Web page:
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'Active' Temple Mourning on Tisha B'Av

reprinted from Haaretz
Jul.26, 2012

Chaim Richman of the Old City's Temple Institute has quit just waiting for ‘Next year in Jerusalem.’

by Mordechai I. Twersky

(Click here to see and hear beautiful slide presentation.)

Chaim Richman's take on Temple mourning is not what one usually hears from an Orthodox rabbi.

After spending an hour with the 53 year-old Salem, Massachusetts, native, in Jerusalem's Old City, one imagines him leaving the seder table were he to hear just one more utterance of the Haggada's signature coda, "Next year in Jerusalem."

"A symptom of the Diaspora experience is that we have romanticized the idea of waiting," says Richman, an ordained rabbi and teacher. "That really bothers me so much. What's going to be different 'next year'?"

This week’s traditional "Nine Days" is the second stage in an annual, three-week mourning ritual culminating with the observance of Tisha B'av – the ninth day of the Hebrew month of Av - the fast day marking the destruction of Jerusalem's two ancient Temples. As this year's date falls on the Jewish Sabbath, the nearly 24-hour fast will commence on Saturday evening, July 28, 2012.

For ritually observant Jews, the period is marked by a series of abstentions from daily comforts - most notably shaving, refraining from listening to music, eating meat, and swimming. Others may delay long trips and travels during a timeframe they believe is historically fraught with danger and generally associated with calamity.

According to Richman, who has written 10 books about the Temple, the Jewish concept of "Aveilut," or mourning, for the Temple must be "purposeful" and compel one to "action." Otherwise, he warns, the various rituals may become rote and devoid of practical meaning.

"We're not Catholic," said Richman, taking issue with what he sees as a disproportionate Jewish emphasis on self-denial that has become the hallmark of the annual mourning period. "This isn't Lent."

It's a fair bet that Richman is adopting an active approach to Temple-building. When pressed, he acknowledges its future construction on the contested Mount - also held sacred by Muslims - could create "a certain geopolitical tension." He has worked for 25 years at the Old City's Temple Institute, perhaps best known for creating Temple vessels and priestly vestments for future use in "the process that will lead to the Holy Temple becoming a reality once more," according to its web site.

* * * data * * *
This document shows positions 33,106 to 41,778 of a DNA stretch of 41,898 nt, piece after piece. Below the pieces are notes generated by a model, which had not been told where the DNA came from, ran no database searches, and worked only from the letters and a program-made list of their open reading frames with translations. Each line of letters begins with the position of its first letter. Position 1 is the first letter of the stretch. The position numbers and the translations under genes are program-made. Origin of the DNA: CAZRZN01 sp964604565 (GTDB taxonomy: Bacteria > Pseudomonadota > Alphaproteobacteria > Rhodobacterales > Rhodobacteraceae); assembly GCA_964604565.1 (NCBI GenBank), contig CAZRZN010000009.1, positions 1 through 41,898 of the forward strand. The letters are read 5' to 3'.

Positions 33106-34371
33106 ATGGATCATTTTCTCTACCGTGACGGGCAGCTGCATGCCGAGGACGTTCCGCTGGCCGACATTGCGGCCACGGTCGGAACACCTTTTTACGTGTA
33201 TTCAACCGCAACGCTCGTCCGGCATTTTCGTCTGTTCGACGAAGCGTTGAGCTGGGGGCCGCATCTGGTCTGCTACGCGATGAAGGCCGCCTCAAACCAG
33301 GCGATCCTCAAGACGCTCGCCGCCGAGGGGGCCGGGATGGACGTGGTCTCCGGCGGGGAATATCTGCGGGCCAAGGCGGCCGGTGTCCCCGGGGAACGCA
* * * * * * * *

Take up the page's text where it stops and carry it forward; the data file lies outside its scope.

The institute's most striking creation stands just a few meters away from its modest storefront on Misgav Ladach Street and overlooks the Western Wall: a three-meter-high, seven-branched Temple Menorah made of nearly solid gold that Richman says cost an estimated $3 million to produce.

The institute, which also produces educational materials, is now focused on a new phase: developing the Temple's architectural blueprints, some of which it shared with Haaretz. Richman, who heads the institute's international department, works with a team of researchers who are methodically "sifting through" Temple references, interpreting and codifying them in a process that he says involves a degree of "linguistic sleuthing."

Richman, who grew up in a secular home and became Orthodox at the age of 12, said he "fell in love with the Land of Israel" during a study visit in the 1970's and "wanted to come back." This month marks the 30th anniversary of his arrival in Israel, he said. He cites as his organization's mandate, the Divine commandment in the Book of Exodus 25:8: "Then have them make a sanctuary for me, and I will dwell among them."

As for the rest of the Jewish community, Richman says it needs to rethink its approach to the Temple and how it expresses its longing for it.

"It has become this noble idea – the pain, suffering, the waiting, 'maybe, maybe, maybe, if we're good kinderlach (children), God will appear next year,'" said Richman, all but deriding those who believe Jerusalem's future Temple will one day descend from the heavens in a Divine architectural stroke signaling the arrival of the Messiah. "What's with that? There's no parallel anywhere in Jewish thought to a building falling out of the sky."



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